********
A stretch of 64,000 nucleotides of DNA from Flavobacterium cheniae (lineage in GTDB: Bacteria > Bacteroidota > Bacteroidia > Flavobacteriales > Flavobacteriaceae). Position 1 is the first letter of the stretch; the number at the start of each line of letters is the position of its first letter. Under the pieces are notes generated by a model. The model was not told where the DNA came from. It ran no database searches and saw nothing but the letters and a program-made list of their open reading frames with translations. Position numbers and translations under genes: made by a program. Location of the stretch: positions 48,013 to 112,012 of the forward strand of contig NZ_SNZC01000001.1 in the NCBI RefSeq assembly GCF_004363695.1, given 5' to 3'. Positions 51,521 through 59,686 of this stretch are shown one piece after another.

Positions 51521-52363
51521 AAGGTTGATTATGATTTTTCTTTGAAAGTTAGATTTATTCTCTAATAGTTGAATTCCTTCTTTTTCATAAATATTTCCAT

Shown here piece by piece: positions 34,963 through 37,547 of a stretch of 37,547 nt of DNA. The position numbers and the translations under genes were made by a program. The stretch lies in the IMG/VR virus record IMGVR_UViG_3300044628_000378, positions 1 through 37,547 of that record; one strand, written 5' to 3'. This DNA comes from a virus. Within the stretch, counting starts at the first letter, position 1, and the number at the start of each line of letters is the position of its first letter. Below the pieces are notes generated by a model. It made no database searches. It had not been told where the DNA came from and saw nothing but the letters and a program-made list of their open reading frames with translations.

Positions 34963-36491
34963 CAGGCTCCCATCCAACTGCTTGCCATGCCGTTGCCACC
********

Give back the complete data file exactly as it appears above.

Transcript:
A stretch of 64,000 nucleotides of DNA from Flavobacterium cheniae (lineage in GTDB: Bacteria > Bacteroidota > Bacteroidia > Flavobacteriales > Flavobacteriaceae). Position 1 is the first letter of the stretch; the number at the start of each line of letters is the position of its first letter. Under the pieces are notes generated by a model. The model was not told where the DNA came from. It ran no database searches and saw nothing but the letters and a program-made list of their open reading frames with translations. Position numbers and translations under genes: made by a program. Location of the stretch: positions 48,013 to 112,012 of the forward strand of contig NZ_SNZC01000001.1 in the NCBI RefSeq assembly GCF_004363695.1, given 5' to 3'. Positions 51,521 through 59,686 of this stretch are shown one piece after another.

Positions 51521-52363
51521 AAGGTTGATTATGATTTTTCTTTGAAAGTTAGATTTATTCTCTAATAGTTGAATTCCTTCTTTTTCATAAATATTTCCAT

Shown here piece by piece: positions 34,963 through 37,547 of a stretch of 37,547 nt of DNA. The position numbers and the translations under genes were made by a program. The stretch lies in the IMG/VR virus record IMGVR_UViG_3300044628_000378, positions 1 through 37,547 of that record; one strand, written 5' to 3'. This DNA comes from a virus. Within the stretch, counting starts at the first letter, position 1, and the number at the start of each line of letters is the position of its first letter. Below the pieces are notes generated by a model. It made no database searches. It had not been told where the DNA came from and saw nothing but the letters and a program-made list of their open reading frames with translations.

Positions 34963-36491
34963 CAGGCTCCCATCCAACTGCTTGCCATGCCGTTGCCACC